$4b for South Coast Highway

Rehabilitation of roadway from Harbour View to Port Antonio begins March

Senior staff reporter

Monday, February 19, 2018

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Construction of the long-awaited Southern Coastal Highway looks ready to take off by the end of March, with an allocation of approximately $4 billion included in the 2018/19 budget.

This comes exactly one year after Minister of Finance and the Public Service, Audley Shaw, signed a US$326 million loan agreement with the China Ex-Im Bank for the highway which falls under the Southern Coastal Highway Improvement Project (SCHIP), and the extension of the tolled East-West Highway, which will run from May Pen, Clarendon, to Williamsfield, Manchester.

The project includes rehabilitation of the 110-kilometre roadway between Harbour View in St Andrew and Port Antonio, Portland.

According to the 2018/19 Estimates of Expenditure tabled in the House of Representatives on Thursday by Shaw, the implementing agency for the project is the Ministry of Economic Growth and Job Creation. The contractor is China Harbour Engineering Company Limited (CHEC).

CHEC says that the work will include realignment and widening of the existing corridor, and major rehabilitation of the road from Morant Bay to Cedar Valley.

“As usual we will ensure that the project is delivered cost-effectively and on time,” says Dr Zhimin Hu, vice-president of CHEC Americas Division.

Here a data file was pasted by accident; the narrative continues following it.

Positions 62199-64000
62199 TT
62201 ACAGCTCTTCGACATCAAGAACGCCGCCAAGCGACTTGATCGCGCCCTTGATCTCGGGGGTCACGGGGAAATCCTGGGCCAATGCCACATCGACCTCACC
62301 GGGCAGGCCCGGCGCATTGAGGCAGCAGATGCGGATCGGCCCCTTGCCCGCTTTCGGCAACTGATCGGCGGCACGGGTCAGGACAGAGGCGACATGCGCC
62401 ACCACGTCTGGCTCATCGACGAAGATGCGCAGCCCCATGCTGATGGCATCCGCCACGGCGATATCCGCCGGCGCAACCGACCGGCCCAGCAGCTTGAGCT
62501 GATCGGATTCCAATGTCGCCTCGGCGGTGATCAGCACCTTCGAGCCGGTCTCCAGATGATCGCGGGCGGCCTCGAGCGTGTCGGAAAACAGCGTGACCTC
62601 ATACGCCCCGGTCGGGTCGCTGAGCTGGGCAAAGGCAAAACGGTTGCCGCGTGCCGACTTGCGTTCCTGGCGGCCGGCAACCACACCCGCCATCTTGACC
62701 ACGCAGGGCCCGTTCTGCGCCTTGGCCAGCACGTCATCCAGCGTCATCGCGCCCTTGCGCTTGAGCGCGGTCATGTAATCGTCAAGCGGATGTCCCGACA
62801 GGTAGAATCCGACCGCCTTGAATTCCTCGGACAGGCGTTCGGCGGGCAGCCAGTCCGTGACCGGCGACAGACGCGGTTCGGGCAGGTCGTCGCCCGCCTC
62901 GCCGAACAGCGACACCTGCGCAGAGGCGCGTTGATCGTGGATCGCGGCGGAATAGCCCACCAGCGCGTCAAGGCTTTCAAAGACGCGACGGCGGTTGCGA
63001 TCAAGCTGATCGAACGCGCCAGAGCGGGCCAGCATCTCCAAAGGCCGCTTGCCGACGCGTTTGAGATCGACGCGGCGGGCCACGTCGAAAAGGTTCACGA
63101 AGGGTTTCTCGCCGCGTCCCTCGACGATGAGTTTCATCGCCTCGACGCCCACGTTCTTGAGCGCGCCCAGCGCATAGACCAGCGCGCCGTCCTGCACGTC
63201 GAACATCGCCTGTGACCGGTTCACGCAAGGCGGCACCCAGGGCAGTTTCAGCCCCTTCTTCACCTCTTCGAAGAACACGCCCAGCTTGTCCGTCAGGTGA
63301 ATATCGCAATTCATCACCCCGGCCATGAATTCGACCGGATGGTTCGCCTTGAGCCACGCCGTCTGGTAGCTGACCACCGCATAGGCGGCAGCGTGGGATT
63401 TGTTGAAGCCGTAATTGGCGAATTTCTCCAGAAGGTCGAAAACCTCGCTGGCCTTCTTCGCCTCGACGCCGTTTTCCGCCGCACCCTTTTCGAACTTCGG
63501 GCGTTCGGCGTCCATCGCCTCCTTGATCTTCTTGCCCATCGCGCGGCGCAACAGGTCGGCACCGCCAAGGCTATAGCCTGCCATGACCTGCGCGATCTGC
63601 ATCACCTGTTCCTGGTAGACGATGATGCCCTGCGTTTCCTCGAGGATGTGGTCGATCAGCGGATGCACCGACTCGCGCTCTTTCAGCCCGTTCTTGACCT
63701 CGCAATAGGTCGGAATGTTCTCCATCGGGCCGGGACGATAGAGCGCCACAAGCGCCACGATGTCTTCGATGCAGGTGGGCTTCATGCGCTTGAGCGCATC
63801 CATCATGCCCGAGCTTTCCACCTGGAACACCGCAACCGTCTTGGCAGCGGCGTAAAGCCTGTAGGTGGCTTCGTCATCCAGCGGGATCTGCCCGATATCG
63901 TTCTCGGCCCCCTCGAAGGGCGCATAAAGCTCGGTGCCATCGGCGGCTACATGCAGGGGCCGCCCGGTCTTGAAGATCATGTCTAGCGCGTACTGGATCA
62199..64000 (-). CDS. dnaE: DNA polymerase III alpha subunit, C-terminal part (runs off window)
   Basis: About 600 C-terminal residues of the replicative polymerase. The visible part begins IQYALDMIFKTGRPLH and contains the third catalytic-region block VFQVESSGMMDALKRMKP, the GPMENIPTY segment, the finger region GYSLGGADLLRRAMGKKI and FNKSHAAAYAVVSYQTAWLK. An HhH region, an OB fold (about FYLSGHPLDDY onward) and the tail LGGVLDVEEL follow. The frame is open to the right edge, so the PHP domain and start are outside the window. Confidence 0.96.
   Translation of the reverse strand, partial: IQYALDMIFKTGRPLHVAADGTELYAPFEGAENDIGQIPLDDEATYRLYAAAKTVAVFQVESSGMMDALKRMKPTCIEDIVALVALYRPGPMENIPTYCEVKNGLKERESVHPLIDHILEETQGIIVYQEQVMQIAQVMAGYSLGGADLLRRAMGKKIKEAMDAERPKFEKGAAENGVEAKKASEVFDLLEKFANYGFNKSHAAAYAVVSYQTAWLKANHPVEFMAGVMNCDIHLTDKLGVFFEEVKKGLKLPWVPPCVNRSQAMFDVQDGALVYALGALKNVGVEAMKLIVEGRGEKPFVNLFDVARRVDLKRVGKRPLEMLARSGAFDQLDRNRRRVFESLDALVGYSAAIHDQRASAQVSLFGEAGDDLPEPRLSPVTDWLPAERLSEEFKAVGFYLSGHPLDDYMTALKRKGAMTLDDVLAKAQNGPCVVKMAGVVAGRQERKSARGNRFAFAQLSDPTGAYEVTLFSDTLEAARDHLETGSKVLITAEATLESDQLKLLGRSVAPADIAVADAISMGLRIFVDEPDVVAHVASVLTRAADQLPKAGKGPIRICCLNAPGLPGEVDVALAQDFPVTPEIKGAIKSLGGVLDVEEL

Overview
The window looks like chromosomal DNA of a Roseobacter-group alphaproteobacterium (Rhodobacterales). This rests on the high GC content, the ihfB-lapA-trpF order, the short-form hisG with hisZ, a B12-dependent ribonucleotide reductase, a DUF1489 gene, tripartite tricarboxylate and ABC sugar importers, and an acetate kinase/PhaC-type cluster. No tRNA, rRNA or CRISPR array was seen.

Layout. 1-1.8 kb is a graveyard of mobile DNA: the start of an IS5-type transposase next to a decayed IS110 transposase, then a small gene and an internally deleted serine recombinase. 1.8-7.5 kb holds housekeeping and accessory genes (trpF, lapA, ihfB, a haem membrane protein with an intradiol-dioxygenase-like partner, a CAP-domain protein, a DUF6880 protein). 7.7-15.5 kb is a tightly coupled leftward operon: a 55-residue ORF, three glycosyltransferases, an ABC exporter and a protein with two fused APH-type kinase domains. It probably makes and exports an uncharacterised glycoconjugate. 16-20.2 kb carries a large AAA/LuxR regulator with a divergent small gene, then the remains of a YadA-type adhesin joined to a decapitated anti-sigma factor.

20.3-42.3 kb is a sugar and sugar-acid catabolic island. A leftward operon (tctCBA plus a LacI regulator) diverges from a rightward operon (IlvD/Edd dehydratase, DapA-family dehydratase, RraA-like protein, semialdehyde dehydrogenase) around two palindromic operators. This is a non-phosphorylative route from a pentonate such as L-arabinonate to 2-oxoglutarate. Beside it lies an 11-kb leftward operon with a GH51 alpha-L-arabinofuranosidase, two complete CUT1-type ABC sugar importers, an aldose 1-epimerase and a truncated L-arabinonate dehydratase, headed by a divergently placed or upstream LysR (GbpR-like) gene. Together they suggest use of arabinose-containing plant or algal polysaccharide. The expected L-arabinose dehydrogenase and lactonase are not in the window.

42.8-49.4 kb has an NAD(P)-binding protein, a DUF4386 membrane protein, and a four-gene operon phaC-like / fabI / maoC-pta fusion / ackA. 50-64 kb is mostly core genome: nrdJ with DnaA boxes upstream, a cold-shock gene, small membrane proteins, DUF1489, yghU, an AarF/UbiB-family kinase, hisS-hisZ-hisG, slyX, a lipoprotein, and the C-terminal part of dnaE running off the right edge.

He added that CHEC will be making every effort to employ workers from neighbouring communities to complement the skills and technical capabilities of the Chinese workers who are required to undertake critical elements of the project.

According to the Estimates, the objective of the project is to improve the alignment of the existing southern coastal main arterial road, to make it safe and efficient, free from flooding and provide for future development.

The physical targets include: execution of major improvement to the main road from Harbour View to Yallahs Bridge, including 16 kilometres of four lanes with shoulders from Harbour View to Albion, and 1.35 kilometres of two lanes with shoulders from Albion to Port Antonio; rehabilitation of 93 kilometres on the main road from Yallahs Bridge to Port Antonio; rehabilitation of 27.5 kilometres on the main road from Morant Bay to Cedar Valley; acquisition of lands to accommodate the project; relocation of utility installations; and construction of the May Pen to Williamsfield section of Highway 2000.

Up to December 2017 several pre-project exercises had been done, including: consulting services and conducting an environmental impact assessment, surveying and valuation of land parcels along the road sections — Harbour View to Port Antonio, Morant Bay to Cedar Valley and May Pen to Williamsfield; negotiations completed and indicative contract signed between the government and CHEC; and environmental permits received for all segments of the programmed works.

Physical targets for 2018/19 include: investigating, surveying and designing the 17.4-kilometre four-lane road from Harbour View to Yallahs roadway; complete seven per cent construction of the Harbour View to Yallahs; commence construction on the Yallahs Bridge — Port Antonio and achieve 32 per cent completion; commence and complete 30 construction on the Morant Bay-Cedar Valley section; achieve 14 per cent completion of the May Pen to Williamsfield stage; complete relocation of utilities, and complete the May Pen to Wiliiamsfield portion of the project.




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